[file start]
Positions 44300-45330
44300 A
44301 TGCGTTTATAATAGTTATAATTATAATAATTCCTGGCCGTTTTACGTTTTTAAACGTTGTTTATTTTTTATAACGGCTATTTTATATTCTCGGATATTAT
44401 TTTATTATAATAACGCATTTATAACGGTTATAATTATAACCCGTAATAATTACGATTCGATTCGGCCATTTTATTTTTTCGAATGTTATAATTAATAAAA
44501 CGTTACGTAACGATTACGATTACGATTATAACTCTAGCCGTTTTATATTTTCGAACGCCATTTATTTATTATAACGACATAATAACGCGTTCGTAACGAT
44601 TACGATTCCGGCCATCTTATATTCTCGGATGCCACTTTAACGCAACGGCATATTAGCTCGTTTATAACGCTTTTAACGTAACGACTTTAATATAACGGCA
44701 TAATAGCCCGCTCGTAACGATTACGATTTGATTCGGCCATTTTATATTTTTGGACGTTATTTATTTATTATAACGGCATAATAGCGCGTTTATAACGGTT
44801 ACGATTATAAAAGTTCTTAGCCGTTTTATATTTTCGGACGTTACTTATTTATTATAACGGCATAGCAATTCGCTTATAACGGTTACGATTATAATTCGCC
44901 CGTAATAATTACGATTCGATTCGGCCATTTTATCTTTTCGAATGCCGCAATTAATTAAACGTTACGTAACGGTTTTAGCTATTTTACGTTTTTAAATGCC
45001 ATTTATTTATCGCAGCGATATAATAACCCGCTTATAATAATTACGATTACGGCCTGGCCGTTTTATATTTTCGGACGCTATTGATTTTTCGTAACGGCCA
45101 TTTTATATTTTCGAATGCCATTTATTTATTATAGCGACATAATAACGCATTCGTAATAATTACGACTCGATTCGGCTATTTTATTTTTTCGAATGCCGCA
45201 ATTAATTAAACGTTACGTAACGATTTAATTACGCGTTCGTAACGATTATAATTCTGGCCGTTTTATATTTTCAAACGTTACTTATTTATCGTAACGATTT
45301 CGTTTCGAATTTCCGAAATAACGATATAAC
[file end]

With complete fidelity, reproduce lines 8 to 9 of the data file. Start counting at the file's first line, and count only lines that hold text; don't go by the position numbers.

44801 ACGATTATAAAAGTTCTTAGCCGTTTTATATTTTCGGACGTTACTTATTTATTATAACGGCATAGCAATTCGCTTATAACGGTTACGATTATAATTCGCC
44901 CGTAATAATTACGATTCGATTCGGCCATTTTATCTTTTCGAATGCCGCAATTAATTAAACGTTACGTAACGGTTTTAGCTATTTTACGTTTTTAAATGCC